Despite a few blips on the radar, tradition would lead you to believe the 325i badge on the back of a BMW E90 means "less is what you get. If you want more, why don't you consider the 330i?"
However, somebody in Munich didn't get the memo and filled the 325i's engine bay with a three liter engine that's virtually identical to the one in the pricier 330i. This upgrade got people thinking about whether 330i power could be squeezed from the 325i. It was believed that in the proper hands, the inline-six is capable of stellar numbers, and it was left to Turner Motorsport to show us the way.
The latest E90 325i and 330i sedans were introduced in '06 as replacements for the E46 models. The engines were coded as new N52 units with three liter capacity for both the 325i and 330i. Horsepower was rated at 215 and 255 respectively.
For '07, the 328i and 335i replaced both models. The 328i uses a similar three liter (N53) and produces 230hp. The 335i has the twin-turbo N54 rated at 300hp. You could argue these new models make lame ducks of the '06 cars.
Or do they? TMS discovered that the potential of the 3.0 six exceeded the figures BMW published, a trend that continues with the 335i. And since BMW sold over 75000 E90 325i/330i, there are plenty of owners who need not feel cheated because they jumped onto the E90 bandwagon too early.
TMS was one of the first companies with tuning options for both E90s. The tuning program consists of three stages: stage 1 is software and costs $1299; stage 2 adds free-flowing cats and more software tweaks; while stage 3 (for the 325i only) consists of a new intake manifold and software. For about $4500, stage 3 will give you 265hp at the flywheel, which has been proven on Turner's Dynapack chassis dyno.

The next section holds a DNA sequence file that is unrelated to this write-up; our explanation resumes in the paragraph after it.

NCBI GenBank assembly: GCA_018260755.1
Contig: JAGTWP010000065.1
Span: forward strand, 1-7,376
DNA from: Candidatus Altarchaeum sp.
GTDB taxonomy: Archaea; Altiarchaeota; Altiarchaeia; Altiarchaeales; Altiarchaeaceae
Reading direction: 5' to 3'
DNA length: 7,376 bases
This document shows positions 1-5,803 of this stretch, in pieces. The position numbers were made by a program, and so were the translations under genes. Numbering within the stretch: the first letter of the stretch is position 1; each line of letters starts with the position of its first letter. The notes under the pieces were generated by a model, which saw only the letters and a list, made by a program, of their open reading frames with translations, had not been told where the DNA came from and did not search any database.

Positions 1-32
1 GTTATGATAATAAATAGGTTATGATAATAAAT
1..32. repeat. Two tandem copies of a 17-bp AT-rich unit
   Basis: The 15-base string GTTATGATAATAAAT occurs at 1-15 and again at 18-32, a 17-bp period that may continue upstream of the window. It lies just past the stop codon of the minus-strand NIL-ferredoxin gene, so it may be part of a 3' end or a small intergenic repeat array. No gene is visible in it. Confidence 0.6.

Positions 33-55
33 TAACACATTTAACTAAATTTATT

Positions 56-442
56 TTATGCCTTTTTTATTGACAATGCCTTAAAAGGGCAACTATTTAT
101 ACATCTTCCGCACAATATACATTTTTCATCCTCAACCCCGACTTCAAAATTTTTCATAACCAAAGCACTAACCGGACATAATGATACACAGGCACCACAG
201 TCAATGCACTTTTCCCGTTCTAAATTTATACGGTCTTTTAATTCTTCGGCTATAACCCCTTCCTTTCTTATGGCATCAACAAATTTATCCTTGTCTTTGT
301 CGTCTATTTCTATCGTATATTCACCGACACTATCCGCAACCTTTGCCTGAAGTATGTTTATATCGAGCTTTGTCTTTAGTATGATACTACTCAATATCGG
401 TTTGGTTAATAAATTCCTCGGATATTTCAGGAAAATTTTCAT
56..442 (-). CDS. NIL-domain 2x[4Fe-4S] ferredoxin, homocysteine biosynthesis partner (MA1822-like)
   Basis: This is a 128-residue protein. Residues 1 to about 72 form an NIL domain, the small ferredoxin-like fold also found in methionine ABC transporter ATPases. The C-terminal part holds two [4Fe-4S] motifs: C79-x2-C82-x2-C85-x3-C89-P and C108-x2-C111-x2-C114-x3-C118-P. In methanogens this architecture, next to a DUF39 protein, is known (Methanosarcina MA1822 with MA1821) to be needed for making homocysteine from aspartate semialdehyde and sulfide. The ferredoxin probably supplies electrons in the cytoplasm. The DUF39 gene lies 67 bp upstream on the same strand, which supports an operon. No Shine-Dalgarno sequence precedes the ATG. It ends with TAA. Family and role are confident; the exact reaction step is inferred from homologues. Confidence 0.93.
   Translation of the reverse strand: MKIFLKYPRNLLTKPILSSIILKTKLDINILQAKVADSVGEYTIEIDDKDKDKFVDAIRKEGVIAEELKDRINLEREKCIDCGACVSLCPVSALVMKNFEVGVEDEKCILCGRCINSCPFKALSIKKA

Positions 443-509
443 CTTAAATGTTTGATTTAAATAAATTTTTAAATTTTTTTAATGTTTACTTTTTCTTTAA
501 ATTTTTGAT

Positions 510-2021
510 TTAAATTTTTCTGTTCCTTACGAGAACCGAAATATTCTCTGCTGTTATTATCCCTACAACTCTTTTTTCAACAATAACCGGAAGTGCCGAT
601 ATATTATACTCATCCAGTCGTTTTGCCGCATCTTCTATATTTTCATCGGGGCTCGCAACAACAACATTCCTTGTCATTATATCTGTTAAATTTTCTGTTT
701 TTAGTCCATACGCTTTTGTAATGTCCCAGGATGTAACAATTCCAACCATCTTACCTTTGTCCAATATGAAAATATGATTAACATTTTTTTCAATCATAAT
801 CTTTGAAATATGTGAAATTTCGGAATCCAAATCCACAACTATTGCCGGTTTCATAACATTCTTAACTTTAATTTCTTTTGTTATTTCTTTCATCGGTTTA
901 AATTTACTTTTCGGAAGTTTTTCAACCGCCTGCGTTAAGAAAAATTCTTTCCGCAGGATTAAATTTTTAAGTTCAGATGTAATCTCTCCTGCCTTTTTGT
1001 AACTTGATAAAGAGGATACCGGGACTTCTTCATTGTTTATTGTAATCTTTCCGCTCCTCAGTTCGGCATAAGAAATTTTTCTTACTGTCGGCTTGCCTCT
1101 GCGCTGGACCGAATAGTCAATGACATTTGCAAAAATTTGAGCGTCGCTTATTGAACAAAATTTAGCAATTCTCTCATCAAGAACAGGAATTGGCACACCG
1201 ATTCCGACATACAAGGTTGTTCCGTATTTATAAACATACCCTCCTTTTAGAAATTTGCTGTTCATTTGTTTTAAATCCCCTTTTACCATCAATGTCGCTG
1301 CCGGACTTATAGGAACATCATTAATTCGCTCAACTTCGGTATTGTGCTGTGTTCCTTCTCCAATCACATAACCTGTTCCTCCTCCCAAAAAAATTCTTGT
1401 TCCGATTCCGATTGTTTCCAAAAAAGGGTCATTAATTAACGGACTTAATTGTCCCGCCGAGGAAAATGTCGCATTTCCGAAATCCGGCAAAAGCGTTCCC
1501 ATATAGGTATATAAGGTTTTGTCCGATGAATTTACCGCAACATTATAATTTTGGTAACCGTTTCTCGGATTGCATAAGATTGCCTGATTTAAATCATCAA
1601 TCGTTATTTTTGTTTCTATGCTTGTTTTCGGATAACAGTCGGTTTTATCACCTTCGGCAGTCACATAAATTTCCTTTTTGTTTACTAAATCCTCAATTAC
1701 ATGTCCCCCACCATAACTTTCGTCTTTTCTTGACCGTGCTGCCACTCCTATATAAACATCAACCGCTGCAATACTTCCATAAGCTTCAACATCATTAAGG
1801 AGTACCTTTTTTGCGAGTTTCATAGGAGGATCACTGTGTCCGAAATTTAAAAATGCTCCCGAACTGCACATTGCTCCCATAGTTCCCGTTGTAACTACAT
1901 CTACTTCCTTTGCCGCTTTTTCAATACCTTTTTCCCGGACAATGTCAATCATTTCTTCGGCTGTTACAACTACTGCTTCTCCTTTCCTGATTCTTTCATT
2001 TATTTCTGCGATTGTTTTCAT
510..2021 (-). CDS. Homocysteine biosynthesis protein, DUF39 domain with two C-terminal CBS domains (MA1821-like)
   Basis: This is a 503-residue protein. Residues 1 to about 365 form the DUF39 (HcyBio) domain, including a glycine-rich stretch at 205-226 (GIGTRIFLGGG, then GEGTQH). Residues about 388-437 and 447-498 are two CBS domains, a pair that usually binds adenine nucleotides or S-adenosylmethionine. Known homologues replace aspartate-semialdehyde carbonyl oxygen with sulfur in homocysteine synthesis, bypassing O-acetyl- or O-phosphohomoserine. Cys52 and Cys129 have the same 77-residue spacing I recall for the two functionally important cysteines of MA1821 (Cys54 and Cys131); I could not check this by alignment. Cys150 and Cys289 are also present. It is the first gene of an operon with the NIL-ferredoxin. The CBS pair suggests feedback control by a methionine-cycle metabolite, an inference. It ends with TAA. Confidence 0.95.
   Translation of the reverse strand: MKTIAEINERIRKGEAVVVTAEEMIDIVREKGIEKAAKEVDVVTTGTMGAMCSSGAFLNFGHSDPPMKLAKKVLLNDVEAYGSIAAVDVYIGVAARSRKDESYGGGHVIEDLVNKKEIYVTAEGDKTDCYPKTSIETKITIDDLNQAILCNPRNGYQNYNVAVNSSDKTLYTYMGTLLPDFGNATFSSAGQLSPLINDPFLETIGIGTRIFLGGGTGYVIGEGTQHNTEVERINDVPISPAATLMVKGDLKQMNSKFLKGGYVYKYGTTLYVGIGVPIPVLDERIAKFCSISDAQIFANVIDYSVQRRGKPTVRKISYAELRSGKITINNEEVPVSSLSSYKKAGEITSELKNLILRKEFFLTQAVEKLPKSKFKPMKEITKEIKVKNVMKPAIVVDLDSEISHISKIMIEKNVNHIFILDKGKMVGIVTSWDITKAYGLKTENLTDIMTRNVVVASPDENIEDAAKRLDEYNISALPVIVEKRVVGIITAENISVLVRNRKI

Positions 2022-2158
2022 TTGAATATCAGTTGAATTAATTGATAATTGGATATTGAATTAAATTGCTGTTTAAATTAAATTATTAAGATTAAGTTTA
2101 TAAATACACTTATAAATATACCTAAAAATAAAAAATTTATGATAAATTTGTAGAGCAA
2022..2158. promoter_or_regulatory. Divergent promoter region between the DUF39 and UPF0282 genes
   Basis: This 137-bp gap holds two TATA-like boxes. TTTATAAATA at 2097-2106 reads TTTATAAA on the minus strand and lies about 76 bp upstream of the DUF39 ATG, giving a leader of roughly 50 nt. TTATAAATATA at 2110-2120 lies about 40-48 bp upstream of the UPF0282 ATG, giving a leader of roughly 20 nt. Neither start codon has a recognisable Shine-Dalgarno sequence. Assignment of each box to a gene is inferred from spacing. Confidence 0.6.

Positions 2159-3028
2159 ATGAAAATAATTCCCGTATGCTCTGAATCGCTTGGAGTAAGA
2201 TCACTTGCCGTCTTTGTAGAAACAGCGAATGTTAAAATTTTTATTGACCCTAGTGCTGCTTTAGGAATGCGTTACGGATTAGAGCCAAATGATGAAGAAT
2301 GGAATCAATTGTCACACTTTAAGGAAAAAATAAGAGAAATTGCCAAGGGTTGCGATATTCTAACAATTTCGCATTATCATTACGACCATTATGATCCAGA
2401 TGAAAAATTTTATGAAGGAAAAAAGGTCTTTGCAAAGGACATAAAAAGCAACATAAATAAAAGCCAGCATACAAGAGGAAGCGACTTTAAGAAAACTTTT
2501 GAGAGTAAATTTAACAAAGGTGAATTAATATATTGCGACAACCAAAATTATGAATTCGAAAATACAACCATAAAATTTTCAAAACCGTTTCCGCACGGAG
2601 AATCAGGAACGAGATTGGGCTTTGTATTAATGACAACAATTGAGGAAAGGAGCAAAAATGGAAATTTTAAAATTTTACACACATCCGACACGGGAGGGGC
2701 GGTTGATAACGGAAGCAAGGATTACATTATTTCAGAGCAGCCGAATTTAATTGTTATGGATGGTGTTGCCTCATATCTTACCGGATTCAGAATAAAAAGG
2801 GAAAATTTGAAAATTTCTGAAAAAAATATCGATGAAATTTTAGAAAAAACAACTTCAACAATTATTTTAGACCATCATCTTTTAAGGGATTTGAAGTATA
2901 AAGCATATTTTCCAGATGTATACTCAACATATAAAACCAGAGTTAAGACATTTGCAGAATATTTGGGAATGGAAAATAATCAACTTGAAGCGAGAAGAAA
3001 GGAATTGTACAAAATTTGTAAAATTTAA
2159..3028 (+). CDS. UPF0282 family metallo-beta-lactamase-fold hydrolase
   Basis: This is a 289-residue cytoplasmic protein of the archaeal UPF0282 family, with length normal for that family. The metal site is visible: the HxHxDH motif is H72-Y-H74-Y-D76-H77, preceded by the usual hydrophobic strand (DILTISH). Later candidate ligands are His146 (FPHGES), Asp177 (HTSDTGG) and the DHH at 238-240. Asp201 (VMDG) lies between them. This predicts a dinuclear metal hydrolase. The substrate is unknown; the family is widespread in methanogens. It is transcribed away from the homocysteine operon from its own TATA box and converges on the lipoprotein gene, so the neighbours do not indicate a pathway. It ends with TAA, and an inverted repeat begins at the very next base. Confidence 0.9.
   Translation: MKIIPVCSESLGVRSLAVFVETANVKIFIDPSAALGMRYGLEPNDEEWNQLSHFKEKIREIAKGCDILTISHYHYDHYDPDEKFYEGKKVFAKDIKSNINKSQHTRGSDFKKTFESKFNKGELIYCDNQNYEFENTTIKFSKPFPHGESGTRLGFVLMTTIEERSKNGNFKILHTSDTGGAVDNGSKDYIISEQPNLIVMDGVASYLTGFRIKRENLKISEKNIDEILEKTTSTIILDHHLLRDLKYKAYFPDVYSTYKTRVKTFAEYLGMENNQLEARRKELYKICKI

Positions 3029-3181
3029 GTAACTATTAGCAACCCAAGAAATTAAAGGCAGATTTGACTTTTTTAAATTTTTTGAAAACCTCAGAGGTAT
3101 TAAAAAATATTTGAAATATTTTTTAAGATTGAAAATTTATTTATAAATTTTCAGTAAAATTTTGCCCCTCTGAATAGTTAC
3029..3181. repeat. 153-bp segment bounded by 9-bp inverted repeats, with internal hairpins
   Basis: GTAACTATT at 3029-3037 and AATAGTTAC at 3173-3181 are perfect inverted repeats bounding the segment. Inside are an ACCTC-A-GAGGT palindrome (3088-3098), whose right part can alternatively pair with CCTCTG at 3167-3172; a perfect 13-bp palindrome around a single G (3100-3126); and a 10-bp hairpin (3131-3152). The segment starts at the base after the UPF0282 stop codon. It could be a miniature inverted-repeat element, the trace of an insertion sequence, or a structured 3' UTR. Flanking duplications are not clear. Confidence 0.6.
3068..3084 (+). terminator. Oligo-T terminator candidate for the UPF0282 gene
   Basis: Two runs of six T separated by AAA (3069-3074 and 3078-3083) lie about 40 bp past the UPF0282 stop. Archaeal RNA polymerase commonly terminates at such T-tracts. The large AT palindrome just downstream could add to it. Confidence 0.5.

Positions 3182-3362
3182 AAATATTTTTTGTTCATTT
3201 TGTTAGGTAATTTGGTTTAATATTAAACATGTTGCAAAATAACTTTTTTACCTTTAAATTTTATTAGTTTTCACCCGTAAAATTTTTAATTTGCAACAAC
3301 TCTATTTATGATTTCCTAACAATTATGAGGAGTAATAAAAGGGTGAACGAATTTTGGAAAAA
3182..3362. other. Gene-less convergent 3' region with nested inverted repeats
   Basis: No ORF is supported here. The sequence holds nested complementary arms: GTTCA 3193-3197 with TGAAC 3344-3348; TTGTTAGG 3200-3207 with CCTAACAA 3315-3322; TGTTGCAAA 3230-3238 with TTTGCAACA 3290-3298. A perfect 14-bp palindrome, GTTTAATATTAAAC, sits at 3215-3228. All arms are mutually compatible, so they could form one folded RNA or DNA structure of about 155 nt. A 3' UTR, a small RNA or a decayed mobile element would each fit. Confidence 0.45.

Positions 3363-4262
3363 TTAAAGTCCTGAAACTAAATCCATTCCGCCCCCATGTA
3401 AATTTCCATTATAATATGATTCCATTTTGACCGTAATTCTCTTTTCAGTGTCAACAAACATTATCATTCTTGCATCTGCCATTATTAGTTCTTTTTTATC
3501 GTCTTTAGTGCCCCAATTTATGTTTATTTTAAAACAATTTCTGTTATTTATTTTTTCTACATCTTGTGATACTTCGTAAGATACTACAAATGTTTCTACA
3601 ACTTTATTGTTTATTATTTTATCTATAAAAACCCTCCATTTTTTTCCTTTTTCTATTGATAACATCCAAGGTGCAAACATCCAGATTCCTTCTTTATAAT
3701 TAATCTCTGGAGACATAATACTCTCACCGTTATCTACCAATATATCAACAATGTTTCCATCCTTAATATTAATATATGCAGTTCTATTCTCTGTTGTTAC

This is an extra 50hp from the 325i - that's almost a 20% improvement! Driving a 265hp car with a thus-altered personality will make the decision to upgrade a no-brainer.
Entry-level Bimmer? It doesn't feel like one. Lame duck? No way. With a few other upgrades and enhancements you'll be spinning heads as well as tires.
The 325i stage 1 package reflashes the ECU and changes the fuel, ignition and timing maps on the new Valvetronic system. Currently, you send your computer to TMS and they upgrade it for you. But Turner's future DIY solution, the Shark Injector, will be a hand-held unit that allows you to reflash the computer without removing it from the car.
On the TMS dyno, a stock 325i gave 183whp at 6270rpm with 169 lb/ft at 3459rpm. Stage 1 gave the lethargic 325i almost 10 lb/ft of torque and it began its spike where the stock car peaked - 3500rpm. The new curve peaked at 4500rpm.
Peak horsepower for the 325i is increased by over 4hp at the wheels, but the real story is in the 4000-5300rpm range where there's almost 20whp over stock.
Stage 2 swaps the factory exhaust manifolds for less-restrictive ones. Basically, the new parts feature high-flow cats that allow the exhaust gas to escape more easily. It's a relatively simple swap and doesn't require cutting or welding.
The new system flows approximately 30% more gas than stock, and adds 12whp over stage 1. Torque jumps another 10 lb/ft as well.
Stage 3 consists of an updated intake manifold and software to take advantage of the increased airflow, gaining serious horsepower. The new intake manifold features a three-stage intake channel rather than the stock single-stage. The flaps inside the manifold open different degrees depending on throttle position and ECU settings.
With this system, intake air has a more direct path to the cylinders, and the extra flaps increase torque across the rev range. This allows a 35 lb/ft increase over stock at peak.
The power number is even more impressive: 41whp at 6300rpm. This produces a stimulating 223hp at the wheels, and if you convert that to the flywheel TMS estimates you'll have 265hp. The torque similarly increases 41 lb/ft to 240.